A: According to the right wing Zionist narrative a Jew cannot be part of the mainstream in Europe, because the only country where a Jew is supposed to be part of the majority is in Israel. Through my full integration in Germany and my engagement in social movements I am contradicting this narrative. Most of the Jewish established voices like the Central Council of the Jews in Germany echo the official narrative of the State of Israel.
I often have the feeling that even though they are physically in Germany, in their soul and minds they are actually in the state of Israel. And here lies in my opinion the big challenge for European Jews: to realize that a fulfilling Jewish life is possible in Europe. Of course it’s not always easy; anti-Semitism hasn’t disappeared, as I have said before, but this doesn’t mean that Jewish life isn’t possible, and I stand for that pretty loud, that is what causes me so much trouble.
And just to put it straight, I have absolutely nothing against the state of Israel per se; I just want to disconnect my identity as a Jew from the State of Israel. When Netanyahu proclaimed himself prime minister of all the Jews on Earth in front of the Senate of the US I really felt like telling him: “Hey Bibi, I am sorry, but this is not the case! You are the prime minister of all Israeli Jews, and of all Israeli Palestinians, that’s it. I don’t have a prime minister, I have a chancellor, and her name is Angela Merkel!”
V: I would like to know more about the Judaism you promote in Europe.
A: It is a socially active Judaism, that reaches out to others, and which isn’t afraid to show itself. By the way, the best way for us Jews to fight anti-Semitism is actually to be open about our Judaism! I depict the traits of this modern, emancipated Judaism in details in my book, bringing a lot of passages from rabbinical and biblical sources.
Jews were oppressed throughout history in Europe; we had no civil rights, in the best cases we were tolerated. But this changed after the Holocaust and especially in the past few decades, and the fact that the far right is supporting a peaceful life for the Jews in Europe proves that they are officially part of the European mainstream. And it goes even further, the fight against anti-Semitism became a raison d’être in Germany, and this is good! Unfortunately it is the only kind of racism that the state officially fights. I wish there was the same commitment to fighting for the rights of other minorities as well; that the fight against Islamophobia would be considered as important as the fight against anti-Semitism, and that not only Jews were regarded as part of European body but also Muslims, and all the other religious groups. One of the main goals of our group is precisely to address this unequal situation.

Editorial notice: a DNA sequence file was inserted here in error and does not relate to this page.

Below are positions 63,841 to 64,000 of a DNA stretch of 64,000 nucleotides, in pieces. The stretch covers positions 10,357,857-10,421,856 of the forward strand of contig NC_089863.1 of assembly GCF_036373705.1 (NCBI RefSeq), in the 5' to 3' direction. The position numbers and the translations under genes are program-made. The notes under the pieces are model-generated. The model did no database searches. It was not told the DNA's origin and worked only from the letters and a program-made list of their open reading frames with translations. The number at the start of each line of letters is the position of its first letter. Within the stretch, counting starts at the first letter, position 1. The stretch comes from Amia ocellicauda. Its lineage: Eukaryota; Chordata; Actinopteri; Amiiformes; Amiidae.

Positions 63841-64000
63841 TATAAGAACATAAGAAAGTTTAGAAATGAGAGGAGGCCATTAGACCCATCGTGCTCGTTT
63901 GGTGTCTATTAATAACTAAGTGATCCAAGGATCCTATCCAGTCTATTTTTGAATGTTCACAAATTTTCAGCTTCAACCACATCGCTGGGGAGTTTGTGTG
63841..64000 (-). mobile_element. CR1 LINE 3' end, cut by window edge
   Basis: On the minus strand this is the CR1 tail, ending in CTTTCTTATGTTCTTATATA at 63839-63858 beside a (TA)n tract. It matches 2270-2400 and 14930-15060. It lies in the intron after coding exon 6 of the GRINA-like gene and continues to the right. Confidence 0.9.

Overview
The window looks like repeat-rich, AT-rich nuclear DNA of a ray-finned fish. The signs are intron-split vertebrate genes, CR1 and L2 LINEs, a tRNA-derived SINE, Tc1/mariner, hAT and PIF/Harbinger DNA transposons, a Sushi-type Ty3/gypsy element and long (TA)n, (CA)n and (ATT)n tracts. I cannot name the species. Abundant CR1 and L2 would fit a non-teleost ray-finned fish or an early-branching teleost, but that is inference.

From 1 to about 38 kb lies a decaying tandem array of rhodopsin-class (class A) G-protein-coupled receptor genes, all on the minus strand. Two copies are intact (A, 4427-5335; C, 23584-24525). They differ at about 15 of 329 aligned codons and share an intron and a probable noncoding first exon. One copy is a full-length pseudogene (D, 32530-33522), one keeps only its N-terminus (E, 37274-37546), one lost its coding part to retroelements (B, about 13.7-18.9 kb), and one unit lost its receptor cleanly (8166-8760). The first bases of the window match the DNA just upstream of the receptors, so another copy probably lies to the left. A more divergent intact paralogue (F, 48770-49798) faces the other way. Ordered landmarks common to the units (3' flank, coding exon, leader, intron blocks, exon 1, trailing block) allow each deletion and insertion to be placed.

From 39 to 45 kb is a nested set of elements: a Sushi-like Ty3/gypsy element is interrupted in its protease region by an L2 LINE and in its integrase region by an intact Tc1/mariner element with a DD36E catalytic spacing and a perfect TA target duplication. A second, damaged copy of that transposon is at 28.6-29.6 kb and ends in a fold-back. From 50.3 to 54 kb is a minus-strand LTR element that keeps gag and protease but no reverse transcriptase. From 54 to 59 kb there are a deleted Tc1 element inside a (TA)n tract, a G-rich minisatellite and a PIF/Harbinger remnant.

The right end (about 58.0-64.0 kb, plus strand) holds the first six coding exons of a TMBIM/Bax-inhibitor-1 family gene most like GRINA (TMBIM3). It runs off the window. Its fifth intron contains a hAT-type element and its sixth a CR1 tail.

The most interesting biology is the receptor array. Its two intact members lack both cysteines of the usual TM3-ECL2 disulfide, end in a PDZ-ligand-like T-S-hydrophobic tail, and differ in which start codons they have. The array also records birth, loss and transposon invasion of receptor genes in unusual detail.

V: That is a fundamental task, since equality is far from being achieved. I found it quite scary to discover in your book the way the current Islamophobic discourse in Germany reflects the anti-Semitic discourse of the 19th century. History is repeating itself blatantly, and we suffer from memory loss, as usual. What does the Salaam Schalom Initiative do to raise awareness about this issue?
A: Well, bringing up the parallelism you mentioned, and making people reflect on it is a big part of the mission. It is fundamental to show that the two discourses use exactly the same arguments; the only difference is that the word “Jew” has been replaced by the word “Muslim”. Many German intellectuals of the 19th century (Kant, Herder, Humboldt, etc.) thought that Judaism was a primitive religion, which is the same the AFD (Alternative for Germany) is now saying about Islam. If you take a look at their political agenda you will find that banning circumcision, ritual slaughters, burkas, etc. is high on their list. We do a lot of activities to raise awareness: we give talks, go to schools, organize discussions with scholars, policemen, journalists, and other professional groups. We also have a “Media Watch,” meaning that we always keep an eye on what the media publish, and if we find an article to be biased, we publicly put things straight. For example, some time ago I wrote an article for Die Zeit in which I denounced the unequal representation of Jews and Muslims in the mainstream narrative. I did it in response to an episode in which I was involved with a Muslim friend of mine: we were interviewed together, and in the publication he was merely described as “Armin Langer’s friend.” In general, we address these issues all the time and we never stop talking about it, in any context, as we use all possible means to spread the word.
V: The slogan of the Salaam Schalom Initiative “we refuse to be enemies” is your answer to a certain discourse, which is doing everything possible to divide minorities’ interests…
A: Yes, our cohesion irritates the far right, which is trying make the Jews and the LGBT community their allies against Muslims. We think that we have to support each other as minorities, because if there is something that history has taught us it’s that today it might be somebody else who is being oppressed, discriminated against, victimized, but tomorrow it could be you. We have also many non-Jewish and non-Muslim members in our group of course, their support is important. Our message has inspired many people in the past couple of years, now we even have chapters in Copenhagen, Hamburg and Budapest, and hopefully soon there will be more Salaam Schalom Initiatives in other European cities.